Hey, look - it's time to review more kids' games! This time, it is Take it or Leave it.
Take it or Leave it really strikes me quite a bit as multiplayer Yahtzee (yes, I realize that Yahtzee is officially multiplayer, but playing with more people does nothing to change the game aside from making you wait longer for your turn). In Take it or Leave it, you have a hand of combos that you are trying to complete as well as an action card. Each round, the starting player takes a ton of dice and rolls them - there are blue, orange, and red (wild) dice that can be used in combos. Next, players take turns taking a single die out of the middle and/or playing an action card. Players may also pass if they no longer have dice that they think will help them. Once all the dice are gone (or all players have passed), then each combo that is completed scores points, and each extra die that was taken (and every wild die) scores a negative point. Play continues through several rounds, and whoever has the most points wins.
Now, if you have ever read any of my posts about Gamewright games, this first pro will not surprise you. I like that the game is kid friendly, easy to learn, and has very high quality components. This, to me, is Gamewright's trademark, so it should come as no surprise that Take it or Leave it has these characteristics as well. Specifically, this game focuses on teaching kids probability and "visual discrimination." I agree with both of these areas, and I really like the probability part - probability that a six will be rolled and probability that your opponent won't steal the die you need. I would say that it also focuses on addition since you might have combos that are "at least 15 on orange dice," thus forcing you to add up your different values and see what other numbers you need to complete your combo.
|Actions and Combos|
Finally, I like that you lose points for taking dice that you can't use, and even for using the wild dice. I also like that your combos are secret. This combination of rules works incredibly well to allow you to attempt to thwart your opponents, but makes it challenging to do so. Since you don't know if all of their cards require certain numbers, or colors, you can attempt to guess and make (for example) the orange dice run out quickly, hoping that all of their combos depended on orange. Or, you can take all of the high numbers, or all of the 5's. Or, if you wanted to be really devious, you can play an action card to re-roll all of the blue dice available after the first couple of rounds (when they have already started taking dice) - thus changing the numbers on what they planned on taking. But, any of these strategies for thwarting your opponent are balanced by (and contingent on) the fact that you lose points for taking unusable dice - so, you attempt to make your combos by taking the dice that they need. But, if you focus too much on stopping them and take extras, you will lose points (but, if you succeed and they get stuck with extras, they lose points)!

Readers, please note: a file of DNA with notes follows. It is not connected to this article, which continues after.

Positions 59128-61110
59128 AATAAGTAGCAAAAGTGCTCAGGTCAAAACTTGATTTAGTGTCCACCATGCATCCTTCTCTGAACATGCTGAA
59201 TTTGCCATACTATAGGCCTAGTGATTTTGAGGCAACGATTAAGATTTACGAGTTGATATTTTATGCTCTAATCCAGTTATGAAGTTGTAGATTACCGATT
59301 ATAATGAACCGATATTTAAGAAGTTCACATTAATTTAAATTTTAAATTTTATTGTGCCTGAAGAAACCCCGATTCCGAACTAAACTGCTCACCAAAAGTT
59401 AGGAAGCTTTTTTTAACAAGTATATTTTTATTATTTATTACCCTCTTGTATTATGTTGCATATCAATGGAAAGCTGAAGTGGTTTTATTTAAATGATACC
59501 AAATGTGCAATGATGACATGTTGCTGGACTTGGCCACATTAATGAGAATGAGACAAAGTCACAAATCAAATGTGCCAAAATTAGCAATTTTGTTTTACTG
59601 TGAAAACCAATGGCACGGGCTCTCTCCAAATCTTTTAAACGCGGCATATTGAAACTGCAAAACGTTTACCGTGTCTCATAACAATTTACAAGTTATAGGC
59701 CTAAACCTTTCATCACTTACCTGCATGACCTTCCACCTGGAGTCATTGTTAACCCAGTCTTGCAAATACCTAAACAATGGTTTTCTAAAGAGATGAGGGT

|More Actions and Combos|
Overall, I give Take it or Leave it an 8.0/10 as a kid's game. The game isn't enthralling enough that I will come back to it over and over, but it is currently one of my preferred dice games - one that actually requires skill other than rolling dice well.
If you like dice games, you might also want to check out Martian Dice, Zombie Dice, and Catan: Dice Game.
I would like to thank Gamewright for providing me with a review copy of Take it or Leave it.